Tres meses después de comenzar su primer año escolar, la Escuela Chárter Lighthouse de West Sacramento ya está abriendo horizontes a sus estudiantes. Recientemente la escuela llevó a sus niños a una excursión al pueblo cercano de Clarksburg, donde recibieron lecciones de la comida y la agricultura de agricultores locales. Por acercar a los estudiantes a los temas comunitarios e industrias del mundo verdadero, la escuela está asegurando que el aprendizaje estudiantil vaya más allá de las páginas de sus libros de texto.
Charter schools are public schools, but that hasn’t stopped the city council in Richmond from trying to charter students from participating in a crucial college scholarship opportunity that was supposed to include all public school kids. So the charter community has been rallying tirelessly for months to make sure their elected officials do the right thing. At the most recent city council meeting, charter supporters stayed until nearly midnight, pressuring the council to vote to include charters in the “Richmond Promise.” The council delayed voting, so charter folks will keep pushing their leaders to include them. Stay tuned for the next update.
Three months into its first school year, Lighthouse Charter School in West Sacramento is already expanding students’ horizons. Recently the school took its kids on a field trip to nearby Clarksburg, where they got lessons in food and agriculture from local farmers. By bringing students face-to-face with real world community issues and industries, the school is ensuring that student learning goes beyond the pages of their textbooks.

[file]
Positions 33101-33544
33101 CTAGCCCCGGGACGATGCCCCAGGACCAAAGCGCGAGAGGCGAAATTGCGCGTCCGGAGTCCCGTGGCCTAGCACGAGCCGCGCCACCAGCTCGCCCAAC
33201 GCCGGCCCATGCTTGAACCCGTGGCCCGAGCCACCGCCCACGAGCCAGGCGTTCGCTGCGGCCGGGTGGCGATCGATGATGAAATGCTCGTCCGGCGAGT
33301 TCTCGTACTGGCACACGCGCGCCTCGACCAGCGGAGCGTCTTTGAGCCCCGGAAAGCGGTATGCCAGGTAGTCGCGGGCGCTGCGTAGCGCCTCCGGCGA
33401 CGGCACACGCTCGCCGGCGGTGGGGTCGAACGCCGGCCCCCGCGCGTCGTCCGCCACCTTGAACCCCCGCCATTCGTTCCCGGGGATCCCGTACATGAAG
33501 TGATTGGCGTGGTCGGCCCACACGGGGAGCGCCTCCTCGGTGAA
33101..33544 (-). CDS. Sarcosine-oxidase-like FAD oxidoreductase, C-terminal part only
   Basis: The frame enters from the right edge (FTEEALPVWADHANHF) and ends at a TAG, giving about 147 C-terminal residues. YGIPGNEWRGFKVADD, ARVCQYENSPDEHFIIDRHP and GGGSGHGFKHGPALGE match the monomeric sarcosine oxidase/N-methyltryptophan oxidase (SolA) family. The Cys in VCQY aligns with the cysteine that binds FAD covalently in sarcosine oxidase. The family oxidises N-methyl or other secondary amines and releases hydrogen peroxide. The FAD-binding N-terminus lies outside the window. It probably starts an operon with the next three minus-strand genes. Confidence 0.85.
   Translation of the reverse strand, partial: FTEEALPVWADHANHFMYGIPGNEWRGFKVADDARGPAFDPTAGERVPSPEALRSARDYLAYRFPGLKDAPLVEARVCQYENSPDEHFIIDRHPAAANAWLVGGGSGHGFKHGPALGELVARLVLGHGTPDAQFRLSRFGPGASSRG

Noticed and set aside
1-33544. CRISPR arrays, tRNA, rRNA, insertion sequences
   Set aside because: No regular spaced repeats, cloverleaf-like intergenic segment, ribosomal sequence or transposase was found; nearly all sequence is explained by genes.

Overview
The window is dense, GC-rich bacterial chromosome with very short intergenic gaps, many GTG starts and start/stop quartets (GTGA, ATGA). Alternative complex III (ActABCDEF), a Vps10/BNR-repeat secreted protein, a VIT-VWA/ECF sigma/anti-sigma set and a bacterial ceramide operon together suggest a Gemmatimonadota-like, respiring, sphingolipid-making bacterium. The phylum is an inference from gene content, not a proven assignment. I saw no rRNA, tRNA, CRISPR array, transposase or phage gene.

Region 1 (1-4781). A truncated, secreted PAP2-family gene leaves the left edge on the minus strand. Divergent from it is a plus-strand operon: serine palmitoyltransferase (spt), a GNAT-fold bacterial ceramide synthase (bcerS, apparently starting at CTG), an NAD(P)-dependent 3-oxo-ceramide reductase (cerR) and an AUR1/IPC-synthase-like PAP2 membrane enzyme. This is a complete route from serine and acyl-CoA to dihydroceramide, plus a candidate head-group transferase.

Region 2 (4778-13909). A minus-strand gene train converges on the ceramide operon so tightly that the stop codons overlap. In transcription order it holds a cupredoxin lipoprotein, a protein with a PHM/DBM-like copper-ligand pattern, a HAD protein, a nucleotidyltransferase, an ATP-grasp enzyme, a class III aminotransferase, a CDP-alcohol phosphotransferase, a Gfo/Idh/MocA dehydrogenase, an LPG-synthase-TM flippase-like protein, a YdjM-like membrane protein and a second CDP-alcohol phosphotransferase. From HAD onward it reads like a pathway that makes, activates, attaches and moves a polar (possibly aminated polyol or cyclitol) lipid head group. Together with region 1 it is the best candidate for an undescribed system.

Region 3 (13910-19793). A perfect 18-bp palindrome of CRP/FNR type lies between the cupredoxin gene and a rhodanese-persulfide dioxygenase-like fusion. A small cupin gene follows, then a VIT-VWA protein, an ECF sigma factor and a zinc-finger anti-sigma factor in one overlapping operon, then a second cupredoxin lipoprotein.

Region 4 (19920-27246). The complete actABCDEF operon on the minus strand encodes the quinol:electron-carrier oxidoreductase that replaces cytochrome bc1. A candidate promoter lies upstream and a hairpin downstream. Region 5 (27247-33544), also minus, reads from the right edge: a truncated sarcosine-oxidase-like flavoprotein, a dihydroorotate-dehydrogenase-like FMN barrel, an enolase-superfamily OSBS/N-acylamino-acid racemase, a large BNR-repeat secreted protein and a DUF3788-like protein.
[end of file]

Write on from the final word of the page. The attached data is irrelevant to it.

It was the first L.A. Unified board meeting of the 2015-16 school year. It’s becoming a typical scene. Every month at the Los Angeles Unified School District’s board meeting, hundreds of charter school families line up outside just to get the chance to tell the board how much they value their schools. That’s what happened at this month’s board meeting, where parents and students from Aspire, Camino Nuevo and Green Dot charter schools gathered to make sure the board voted to renew their schools’ charters. And that’s exactly what the board did. Go L.A. charter families! Families are also sharing their voices in a major issue facing L.A. schools: the search for the next superintendent. By filling out hundreds of surveys and attending public meetings, charter parents and students are making sure the school board knows that the next superintendent must support charters and school choice. The school board is expected to choose the next superintendent by the end of the year.
Their actions generated lots of media attention, which reminded the politicians that they were being watched. Finally, the council voted and did the right thing for all students. Congratulations to Richmond charter families on a hard-fought and inspiring victory!